One of my favorite beach towns is Morro Bay, California, about midway between Los Angeles and San Francisco on the famous coast highway, California-1. Morro Bay is dominated by Morro Rock, an enormous volcanic plug which rises 578 feet at ocean's edge. A large sand spit (photo, below right) runs for miles north to south creating an almost perfect shelter for the harbor and adjacent tidal estuary. The bay therefore offers excellent opportunities for small watercraft such as canoes, kayaks, and small sailboats. Above: a panorama of the north end of Morro Bay.
The waterfront offers docks for pleasure craft and the local commercial fishing fleet, as well as a shopping and restaurant area alongside the docks called the Embarcadero.
First row, below left: Giovanni's (also seen in panorama above). Below, right: The dockside patio, with the local fishing fleet adjacent. Bottom row: great views from Giovanni's patio.
Takeout food can be eaten at Giovanni's beautiful dockside patio which offers spectacular views of the bay, Morro Rock, and the docked fishing boats. Right beneath the patio is a large barge where some of the fishing boats offload their catch. Apparently attracted to the fish scraps, this barge has become the local hangout for a very large pack of California sea lions. (Photos, below.) It is where they like to snooze during the day (below, right). On our last visit we counted about 84 sea lions on the barge. While they are a huge hit with tourists and visitors, the irate local fisherman aren't too pleased and occasionally shoo them off the barge. (Sea lions are protected by law and are not supposed to be harmed or harassed. See the rules of deterrence by which boat owners and fisherman can protect their property.)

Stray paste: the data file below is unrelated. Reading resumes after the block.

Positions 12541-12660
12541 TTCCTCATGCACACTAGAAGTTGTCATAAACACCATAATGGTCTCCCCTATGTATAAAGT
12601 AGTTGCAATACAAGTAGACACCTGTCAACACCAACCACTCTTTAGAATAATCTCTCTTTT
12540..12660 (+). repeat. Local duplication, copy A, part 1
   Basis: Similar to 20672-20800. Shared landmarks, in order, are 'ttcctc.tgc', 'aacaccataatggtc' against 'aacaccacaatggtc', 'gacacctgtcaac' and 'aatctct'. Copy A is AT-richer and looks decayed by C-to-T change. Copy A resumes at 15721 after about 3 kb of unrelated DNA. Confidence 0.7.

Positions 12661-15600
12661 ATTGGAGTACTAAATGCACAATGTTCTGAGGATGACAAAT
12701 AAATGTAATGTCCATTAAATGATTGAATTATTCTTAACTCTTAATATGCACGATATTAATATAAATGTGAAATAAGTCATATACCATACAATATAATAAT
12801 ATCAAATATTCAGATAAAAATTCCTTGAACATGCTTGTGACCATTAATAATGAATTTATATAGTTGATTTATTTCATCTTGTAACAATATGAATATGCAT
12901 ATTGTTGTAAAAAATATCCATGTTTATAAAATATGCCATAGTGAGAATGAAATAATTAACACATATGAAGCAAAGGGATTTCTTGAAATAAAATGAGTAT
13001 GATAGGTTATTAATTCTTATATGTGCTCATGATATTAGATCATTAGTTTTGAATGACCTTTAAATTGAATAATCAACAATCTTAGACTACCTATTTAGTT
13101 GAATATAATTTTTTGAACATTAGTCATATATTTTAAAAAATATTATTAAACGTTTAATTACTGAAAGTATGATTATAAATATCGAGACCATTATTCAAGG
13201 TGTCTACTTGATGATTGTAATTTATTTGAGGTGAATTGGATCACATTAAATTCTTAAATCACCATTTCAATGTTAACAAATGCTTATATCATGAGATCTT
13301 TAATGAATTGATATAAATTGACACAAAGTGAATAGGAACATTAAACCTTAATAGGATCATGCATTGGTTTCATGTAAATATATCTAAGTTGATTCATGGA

So you get to sit dockside, enjoy your fish lunch and wonderful views, and marvel at all the sea lions.
Update, sea lions relocated: The sea lions have been moved off their dockside hangouts and now reside on a barge set up for them about 100 yards out in the bay. You now need to rent a kayak or canoe, or take a harbor tour to see them up close.
The Morro Bay State Park is just south of town. Here you will find a small marina where canoes are available for rent. The marina's Bayside Café offers fine dinners and great desserts. The Morro Bay Estuary, adjacent to the marina, is a fragile marshland whose channels fill with water during high tide. It is an excellent place to observe wildlife, particularly larges birds such as the white heron. There is a short trail at the south end of the marina which goes along the edge of the estuary offering fine views.
The state park offers a large, semi-wooded - and recently remodeled - campground (reservations strongly recommended), a very scenic golf course, and trails on the hillsides. Across the street is the very excellent - also, recently remodeled - Museum of Natural History. The museum has a docent program which offers free daily guided tours and hikes to natural places in the area. A schedule is published on their website.
For more information and numerous helpful links, visit our California Central Coast Guide.